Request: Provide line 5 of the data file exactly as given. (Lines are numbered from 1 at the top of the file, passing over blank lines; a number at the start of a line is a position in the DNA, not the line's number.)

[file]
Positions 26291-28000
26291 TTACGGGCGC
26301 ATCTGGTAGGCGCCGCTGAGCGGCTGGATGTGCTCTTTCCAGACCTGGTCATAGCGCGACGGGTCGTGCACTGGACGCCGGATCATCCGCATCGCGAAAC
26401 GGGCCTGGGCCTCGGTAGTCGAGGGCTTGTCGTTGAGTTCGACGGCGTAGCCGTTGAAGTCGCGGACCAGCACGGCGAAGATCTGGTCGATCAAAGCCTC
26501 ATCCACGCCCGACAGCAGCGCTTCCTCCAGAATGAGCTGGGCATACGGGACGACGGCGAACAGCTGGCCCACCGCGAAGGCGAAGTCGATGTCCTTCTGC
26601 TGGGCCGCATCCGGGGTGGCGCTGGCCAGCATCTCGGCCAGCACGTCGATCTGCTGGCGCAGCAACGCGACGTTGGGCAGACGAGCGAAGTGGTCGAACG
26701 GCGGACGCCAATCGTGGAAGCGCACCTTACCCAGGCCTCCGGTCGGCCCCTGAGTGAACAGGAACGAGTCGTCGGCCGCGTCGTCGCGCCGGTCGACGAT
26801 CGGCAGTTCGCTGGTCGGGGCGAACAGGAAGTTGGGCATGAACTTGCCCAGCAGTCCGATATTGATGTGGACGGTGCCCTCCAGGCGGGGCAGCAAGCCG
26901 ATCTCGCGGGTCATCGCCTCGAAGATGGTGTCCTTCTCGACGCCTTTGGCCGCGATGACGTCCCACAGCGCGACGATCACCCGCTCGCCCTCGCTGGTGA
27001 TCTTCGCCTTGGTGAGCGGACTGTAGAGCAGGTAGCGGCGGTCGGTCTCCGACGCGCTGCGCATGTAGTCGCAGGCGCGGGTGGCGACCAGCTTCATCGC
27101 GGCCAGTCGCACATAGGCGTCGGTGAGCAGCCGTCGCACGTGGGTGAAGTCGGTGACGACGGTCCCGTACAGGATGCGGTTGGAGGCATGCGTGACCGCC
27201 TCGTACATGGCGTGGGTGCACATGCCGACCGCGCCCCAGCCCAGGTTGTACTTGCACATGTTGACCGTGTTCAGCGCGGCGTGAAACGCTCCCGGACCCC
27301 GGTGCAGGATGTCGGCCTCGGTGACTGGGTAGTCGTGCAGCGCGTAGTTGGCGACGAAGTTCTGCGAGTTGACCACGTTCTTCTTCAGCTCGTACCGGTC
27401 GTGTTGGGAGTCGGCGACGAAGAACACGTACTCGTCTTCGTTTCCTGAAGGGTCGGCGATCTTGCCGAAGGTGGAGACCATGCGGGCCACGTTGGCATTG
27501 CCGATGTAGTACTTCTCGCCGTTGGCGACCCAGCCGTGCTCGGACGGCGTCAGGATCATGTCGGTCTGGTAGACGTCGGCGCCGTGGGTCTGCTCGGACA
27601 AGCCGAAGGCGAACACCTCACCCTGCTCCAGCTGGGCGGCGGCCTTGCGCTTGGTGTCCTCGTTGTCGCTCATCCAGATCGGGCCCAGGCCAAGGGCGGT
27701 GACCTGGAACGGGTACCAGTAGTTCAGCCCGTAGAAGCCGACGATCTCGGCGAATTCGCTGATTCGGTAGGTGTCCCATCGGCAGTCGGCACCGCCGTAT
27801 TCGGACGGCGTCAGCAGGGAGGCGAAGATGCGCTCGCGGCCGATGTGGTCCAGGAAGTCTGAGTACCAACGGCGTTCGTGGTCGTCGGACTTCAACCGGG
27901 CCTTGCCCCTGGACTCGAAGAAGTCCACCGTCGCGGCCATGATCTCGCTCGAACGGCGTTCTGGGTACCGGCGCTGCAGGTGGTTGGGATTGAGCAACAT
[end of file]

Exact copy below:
26501 ATCCACGCCCGACAGCAGCGCTTCCTCCAGAATGAGCTGGGCATACGGGACGACGGCGAACAGCTGGCCCACCGCGAAGGCGAAGTCGATGTCCTTCTGC